a.m. | the
smoke, the mayor | tuesday
p.m. | emails | terrible
at 9:25 Tuesday morning, I began to get emails from people on
the west coast, people in the south, a friend in Thailand. Like
the reflex of a hand covering a shocked face and the unanimous
use of words like "surreal" and "horrifying,"
the phrasing in these emails was all the same: "I hope
that you and yours are all ok." ("You and yours"
is suddenly as popular as "salacious" became during
the Lewinsky thing.) Amanda called from Michigan. Wednesday
morning, Sean finally got through from London. He'd been trying
for half a day.
isn't an adequate way to describe how embraced I feel knowing
that people want to know I'm okay. I've always had a small-scale
complex that, when it comes to Jed, out of sight is out of mind.
Thank you for showing me that it's not true.
heard so many secondhand stories of people who were supposed
to be at WTC who weren't. A sprained ankle kept someone home.
Another person arrives early and decides to go to the gym first.
Eric and Shirin only saw the smoke because they stopped for
coffee instead of getting right on the subway. My Dad's friend
Rick worked in the building until four weeks ago. And yet all
of these happy coincidences are eclipsed by the scale of the
loss. I heard secondhand that they were ferrying bodies off
of lower Manhattan to New Jersey ...
the devastation on TV, I felt a strange guilt that I was in
Brooklyn. As if I was supposed to be closer to what was happening
to my home town. I've come to love Brooklyn, but when I say
"the City" I mean Manhattan and I always will. Kelly
said she felt it too, the guilt. And my friend who just moved
to Thailand was thinking about going back to San Francisco,
after only a week abroad, for the same reason. Did anyone else
feel this? An almost irrational wish to be here.
colleagues at Web Lab have been exchanging email about our disorientationnot
knowing how to feel. One of them wrote the following; she was
trying to cover her daughter's ears as the sirens went by:
the first few times she thought it was a game and then soon
after, she started to scream in terror every time they went
by. ... she started to crawl that day, tuesday, doing fast
tight circles on the floor. sorta strange. like she wanted
to get out but couldn't.
in the "below 14th zone" was strange, and under other circumstances,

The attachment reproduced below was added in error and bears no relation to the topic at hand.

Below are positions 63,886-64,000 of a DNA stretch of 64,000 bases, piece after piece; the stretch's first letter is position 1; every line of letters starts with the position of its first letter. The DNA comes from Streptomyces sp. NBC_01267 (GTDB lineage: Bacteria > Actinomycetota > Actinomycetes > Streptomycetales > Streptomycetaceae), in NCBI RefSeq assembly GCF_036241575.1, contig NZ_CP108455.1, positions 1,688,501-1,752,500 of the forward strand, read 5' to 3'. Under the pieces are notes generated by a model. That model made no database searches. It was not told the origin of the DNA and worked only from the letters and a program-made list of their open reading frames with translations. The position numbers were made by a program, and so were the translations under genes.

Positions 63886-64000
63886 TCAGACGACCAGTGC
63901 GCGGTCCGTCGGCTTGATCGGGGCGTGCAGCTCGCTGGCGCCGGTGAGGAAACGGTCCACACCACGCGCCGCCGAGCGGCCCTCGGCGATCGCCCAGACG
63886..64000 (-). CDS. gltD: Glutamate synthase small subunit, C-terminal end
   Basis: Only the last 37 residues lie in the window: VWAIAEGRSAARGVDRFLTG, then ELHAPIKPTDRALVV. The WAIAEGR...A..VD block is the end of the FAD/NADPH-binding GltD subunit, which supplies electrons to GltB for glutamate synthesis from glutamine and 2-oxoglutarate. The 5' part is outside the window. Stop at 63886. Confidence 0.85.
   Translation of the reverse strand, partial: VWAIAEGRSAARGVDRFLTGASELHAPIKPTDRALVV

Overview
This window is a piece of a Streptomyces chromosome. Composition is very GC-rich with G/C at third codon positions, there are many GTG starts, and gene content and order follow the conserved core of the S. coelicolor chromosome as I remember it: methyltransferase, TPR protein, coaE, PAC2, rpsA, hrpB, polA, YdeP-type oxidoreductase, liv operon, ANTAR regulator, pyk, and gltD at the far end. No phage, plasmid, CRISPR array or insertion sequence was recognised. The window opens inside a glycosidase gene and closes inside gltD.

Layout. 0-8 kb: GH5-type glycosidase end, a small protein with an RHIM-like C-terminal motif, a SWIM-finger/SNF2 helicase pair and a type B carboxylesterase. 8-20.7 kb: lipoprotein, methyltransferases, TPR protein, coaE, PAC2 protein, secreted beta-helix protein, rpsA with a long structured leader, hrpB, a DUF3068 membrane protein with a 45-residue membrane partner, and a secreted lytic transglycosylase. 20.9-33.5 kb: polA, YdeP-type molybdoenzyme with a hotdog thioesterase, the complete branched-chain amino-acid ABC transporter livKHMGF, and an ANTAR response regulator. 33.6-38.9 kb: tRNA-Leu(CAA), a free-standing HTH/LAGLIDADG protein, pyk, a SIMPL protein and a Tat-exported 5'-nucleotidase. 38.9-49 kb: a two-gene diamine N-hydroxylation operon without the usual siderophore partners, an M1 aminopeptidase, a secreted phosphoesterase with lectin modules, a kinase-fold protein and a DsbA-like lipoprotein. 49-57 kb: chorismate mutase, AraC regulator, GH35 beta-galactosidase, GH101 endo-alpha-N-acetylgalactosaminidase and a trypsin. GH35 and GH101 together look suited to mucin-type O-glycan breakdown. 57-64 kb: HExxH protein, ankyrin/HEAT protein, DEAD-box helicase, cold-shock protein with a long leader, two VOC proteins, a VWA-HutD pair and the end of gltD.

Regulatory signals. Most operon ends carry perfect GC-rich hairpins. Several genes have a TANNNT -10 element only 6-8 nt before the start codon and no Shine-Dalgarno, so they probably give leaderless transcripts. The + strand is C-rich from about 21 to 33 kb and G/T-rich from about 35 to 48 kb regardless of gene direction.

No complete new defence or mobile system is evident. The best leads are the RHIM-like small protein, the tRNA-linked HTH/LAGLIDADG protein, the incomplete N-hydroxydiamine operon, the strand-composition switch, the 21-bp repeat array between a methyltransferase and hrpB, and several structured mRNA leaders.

would be appealing. deserted except for your neighbors, no
cars, no planes above, just people on bikes, walking, rollerblading,
skateboards. just the localish restaurants were open, everyone
hanging out outside, dazed, wondering where to get a newspaper.
the cloud arrived yesterday, that was it. i had had enough.
enough being alone, enough sirens. the bits of paper and ash
in the air and the acrid smell of chemicals were really alarming.
i felt beseiged in my own home and protective of my baby.
i quickly closed all the windows, but one big one by the kitchen
was stuck. i frantically tried to tape it with garbage bags
while she wailed on the floor below. she picks up everything
i feel and all my body language of course. here i am trying
to protect her from these elements and i just add to her alarm
killed in the Civil War:
Soliders killed in Vietnam:
of PanAm Flt. 103 bombing:
of Oklahoma City bombing:
casualties at WTC:
no question that grabbing the camera in those first few minutes,
and helping sign in volunteers at the hospital, and writing
this now have been ways of dealing and avoiding thinking too
much about the meaning of these events for me.
the good fortune to be safe and have my family and circle of
friends intact, the thing I feel most strongly is grief that
my durable, timeless city got hurt so terribly. Outside a pub
on Court Street, I watched the crowd drinking and talking loudly
on Thursday afternoon. On the TV, CNN was showing live pictures
of the Capitol being evacuated, while the jukebox played "Bad
Moon Rising" over the din.
week since Tuesday, Brooklyn has been busy with pedestrian traffic,
people eating, walking, hanging out in the beautiful weather
that feels undeserved. It's been three days and I feel powerless
and angry with myself. Angry that I didn't immediately go and
start picking up debris somewhere downtown. Angry and sad because
my ambitions feel trivial, and my unhappiness about it all feels
even more so.
hope it's helpful or interesting to hear what it's been like
from this single perspective. Take care of yourself and the
people around you. Talk to you soon.
all live here together in peace and mutual respect.
That is the ultimate rebuke to what they did.
Former President Bill Clinton
New York City, 9/13/2001